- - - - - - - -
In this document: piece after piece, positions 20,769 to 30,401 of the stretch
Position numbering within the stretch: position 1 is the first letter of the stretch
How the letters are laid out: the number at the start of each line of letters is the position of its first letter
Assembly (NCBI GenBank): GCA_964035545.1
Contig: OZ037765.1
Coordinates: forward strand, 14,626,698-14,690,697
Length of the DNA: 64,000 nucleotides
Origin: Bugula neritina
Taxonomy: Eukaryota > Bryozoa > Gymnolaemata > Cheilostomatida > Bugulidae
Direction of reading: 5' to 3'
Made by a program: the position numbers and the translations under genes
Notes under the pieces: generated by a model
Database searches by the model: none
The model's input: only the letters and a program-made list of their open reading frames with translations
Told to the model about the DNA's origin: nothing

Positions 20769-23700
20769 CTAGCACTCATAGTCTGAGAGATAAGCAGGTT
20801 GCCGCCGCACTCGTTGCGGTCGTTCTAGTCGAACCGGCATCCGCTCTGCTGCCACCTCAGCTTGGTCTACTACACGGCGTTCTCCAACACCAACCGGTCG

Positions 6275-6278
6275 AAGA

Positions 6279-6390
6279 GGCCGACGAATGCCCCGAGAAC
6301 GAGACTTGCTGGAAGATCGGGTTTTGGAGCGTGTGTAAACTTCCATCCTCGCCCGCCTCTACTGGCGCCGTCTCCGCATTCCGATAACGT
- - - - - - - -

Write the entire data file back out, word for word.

In this document: piece after piece, positions 20,769 to 30,401 of the stretch
Position numbering within the stretch: position 1 is the first letter of the stretch
How the letters are laid out: the number at the start of each line of letters is the position of its first letter
Assembly (NCBI GenBank): GCA_964035545.1
Contig: OZ037765.1
Coordinates: forward strand, 14,626,698-14,690,697
Length of the DNA: 64,000 nucleotides
Origin: Bugula neritina
Taxonomy: Eukaryota > Bryozoa > Gymnolaemata > Cheilostomatida > Bugulidae
Direction of reading: 5' to 3'
Made by a program: the position numbers and the translations under genes
Notes under the pieces: generated by a model
Database searches by the model: none
The model's input: only the letters and a program-made list of their open reading frames with translations
Told to the model about the DNA's origin: nothing

Positions 20769-23700
20769 CTAGCACTCATAGTCTGAGAGATAAGCAGGTT
20801 GCCGCCGCACTCGTTGCGGTCGTTCTAGTCGAACCGGCATCCGCTCTGCTGCCACCTCAGCTTGGTCTACTACACGGCGTTCTCCAACACCAACCGGTCG

Positions 6275-6278
6275 AAGA

Positions 6279-6390
6279 GGCCGACGAATGCCCCGAGAAC
6301 GAGACTTGCTGGAAGATCGGGTTTTGGAGCGTGTGTAAACTTCCATCCTCGCCCGCCTCTACTGGCGCCGTCTCCGCATTCCGATAACGT